As National Poetry Month comes to a close, we can’t help but think of all of the impactful Latinx voices that have made their — and our — stories and struggles known with their words. It’s so often the case that we need someone else to speak for us in order to make us feel heard and seen, and poets undoubtedly have the power, the skill, and talent to do just that. From modern visionaries like Elizabeth Acevedo and Natalie Diaz to political icons like Chile’s Pablo Neruda and Cuba’s Jose Martí, Latinx poets have made their marks not just on the literary world, but on society as a whole.
It fills us with pride to read poems by these authors and to be able to feel and relate to their passion and authenticity, and for that, we celebrate them. Here, we honor some of the most influential Latinx poets of all time, each of whom have made history.
Back in 2019, Dominican poet Elizabeth Acevedo became the first person of color ever to win the Carnegie Medal for her debut novel-in-verse, The Poet X. The Carnegie Medal is awarded for an English-language book for children or young adults, but until then, had only ever been awarded to white writers throughout the entirety of its then 83-year history. The Poet X has also earned Acevedo a slew of other awards including The National Book Award for Young People’s Literature and the Pura Belpré Award.
In June 2021 the Mojave and Latinx poet Natalie Diaz became the first Latina to win a Pulitzer Prize in poetry. She was awarded the prize for her poetry collection titled, Postcolonial Love Poem. The only other Latinx person in history to win the Pulitzer in poetry was William Carlos William, all the way back in 1963. Natalie has continued to garner acclaim for her work, which largely focuses on identity and creating visibility for Indigenous communities.
Julia de Burgos
Nearly 70 years after her death, Puerto Rican poet Julia de Burgos remains one of the most acclaimed and well-known Latina poets in history. She was a trailblazer who used her words for the betterment of her community. Quite significantly for the time, she served as the Secretary General of the Daughters of Freedom, which was the women’s branch of the Puerto Rican Nationalist Party. More than thirty years after her death, de Burgos was given a posthumous doctorate degree in Human Arts and Letters from the Spanish Department at the University of Puerto Rico. Throughout the years she has been the subject of a number of documentaries and biopics, and has been honored with memorials in both Puerto Rico and the U.S.
Acclaimed Chilean poet Pablo Neruda not only made his mark on the arts, he did in politics as well. Despite giving up his studies at the age of 20, he became a member of Chile’s senate as a member of the Communist party, but had to go into hiding a few years later when communism was made illegal. He wrote extensively on issues of the people and politics, garnering himself the nickname “the people’s poet,” along with countless high-profile awards including the International Peace Price and the Nobel Prize for Literature.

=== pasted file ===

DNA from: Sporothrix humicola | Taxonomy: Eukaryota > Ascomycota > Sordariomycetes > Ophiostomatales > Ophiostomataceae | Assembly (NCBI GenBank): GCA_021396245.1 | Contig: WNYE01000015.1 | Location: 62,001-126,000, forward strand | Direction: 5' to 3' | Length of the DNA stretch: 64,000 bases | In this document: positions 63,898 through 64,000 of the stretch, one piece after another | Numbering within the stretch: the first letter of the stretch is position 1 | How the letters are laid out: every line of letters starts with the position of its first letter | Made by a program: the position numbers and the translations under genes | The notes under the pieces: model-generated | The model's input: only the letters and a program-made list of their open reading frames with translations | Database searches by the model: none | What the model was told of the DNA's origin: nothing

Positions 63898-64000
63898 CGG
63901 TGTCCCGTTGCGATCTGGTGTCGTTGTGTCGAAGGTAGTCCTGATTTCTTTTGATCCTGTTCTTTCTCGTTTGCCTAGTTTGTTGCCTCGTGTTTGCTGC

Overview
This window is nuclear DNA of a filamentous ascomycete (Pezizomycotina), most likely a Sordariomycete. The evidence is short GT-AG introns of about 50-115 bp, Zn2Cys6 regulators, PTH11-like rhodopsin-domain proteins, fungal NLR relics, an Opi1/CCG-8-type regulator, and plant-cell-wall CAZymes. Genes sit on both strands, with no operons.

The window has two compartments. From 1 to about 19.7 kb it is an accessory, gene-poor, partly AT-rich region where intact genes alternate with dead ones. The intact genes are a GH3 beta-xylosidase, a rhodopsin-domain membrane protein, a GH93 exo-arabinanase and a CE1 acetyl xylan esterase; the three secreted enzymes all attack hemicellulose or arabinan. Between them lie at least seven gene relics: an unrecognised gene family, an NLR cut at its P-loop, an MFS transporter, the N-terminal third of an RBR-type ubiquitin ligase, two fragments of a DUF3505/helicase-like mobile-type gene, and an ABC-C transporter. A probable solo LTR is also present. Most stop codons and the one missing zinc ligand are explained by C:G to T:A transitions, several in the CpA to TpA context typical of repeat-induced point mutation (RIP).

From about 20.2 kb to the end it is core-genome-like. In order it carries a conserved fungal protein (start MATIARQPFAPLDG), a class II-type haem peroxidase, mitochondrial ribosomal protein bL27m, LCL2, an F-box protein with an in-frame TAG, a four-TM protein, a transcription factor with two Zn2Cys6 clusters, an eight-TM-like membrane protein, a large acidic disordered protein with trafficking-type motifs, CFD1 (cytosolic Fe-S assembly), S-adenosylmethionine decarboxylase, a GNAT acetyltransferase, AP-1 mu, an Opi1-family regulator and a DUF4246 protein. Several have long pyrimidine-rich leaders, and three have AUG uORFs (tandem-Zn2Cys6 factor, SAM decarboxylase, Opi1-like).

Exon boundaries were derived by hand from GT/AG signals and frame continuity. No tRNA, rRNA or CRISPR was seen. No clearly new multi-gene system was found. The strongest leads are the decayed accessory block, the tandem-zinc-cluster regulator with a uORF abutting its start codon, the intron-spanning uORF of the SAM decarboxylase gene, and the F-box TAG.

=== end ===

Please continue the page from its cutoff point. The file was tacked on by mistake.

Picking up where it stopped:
Dominican American author Julia Alvarez is one of the most successful Latina authors of all time, and while she’s best known for her novels, How the Garcia Girls Lost Their Accents and In the Time of the Butterflies, she’s a veritable poet as well. She’s won more awards than we can count and in 2013, she was awarded the Presidential Medal of Honor by President Barack Obama. Perhaps more importantly, she’s had a massive impact on Latinas throughout the U.S. and the world throughout the span of her decades-long career.
He may have lived more than a century ago, but Jose Martí’s poetry is still revered today. He was incredibly talented and committed to using his voice to support and elevate the people of Cuba. He was so dedicated to achieving Cuban independence from Spain that he became know as the “Apostle of Cuban Independence.” He was exiled from Cuba multiple times, but ended up being widely considered a national hero. He actually helped lead a coup against his country’s government in 1894 that ultimately led to his death.
Cuban-Jamaican poet Aja Monet’s prose cuts deep. When she was just 19 years old, she became the youngest poet ever to win the Nuyorican Poet’s Café’s Grand Slam, and in the more than 15 years since, she’s continued to be one of the most revered modern Latinx poets. Monet uses her influence to benefit her community as an activist and her words to connect with people from all walks of life, advocating for the “poor, abused, and oppressed.”
Ada Limón, who is of Mexican descent, is widely considered one of the most influential and talented Latinx poets of our time. She has committed herself to being an honest, authentic, and unapologetic voice for Latinx people, and in doing such she has garnered herself a slew of awards. Among the awards she’s received are thee National Book Critics Circle Award for Poetry in 2019 and the Guggenheim Fellowship for Creative Arts in 2020. Her book, Bright Dead Things, was also a finalist for the National Book Award in Poetry in 2015.
Carmen Giménez Smith
Widely considered a forerunner for many of today’s young, Latinx poets, Carmen Giménez Smith, who is of Peruvian and Argentinian descent, has penned six poetry collections, and has used her notoriety as a poet to help advance others. She’s the co-director of the CantoMundo fellowship for Latinx writers and she is the publisher of Noemi Press, which was founded in 2002 with the goal of serving both emerging and established authors. Smith was a Guggenheim fellow and has earned several awards throughout her career including the Juniper Prize for Poetry and the American Book Award.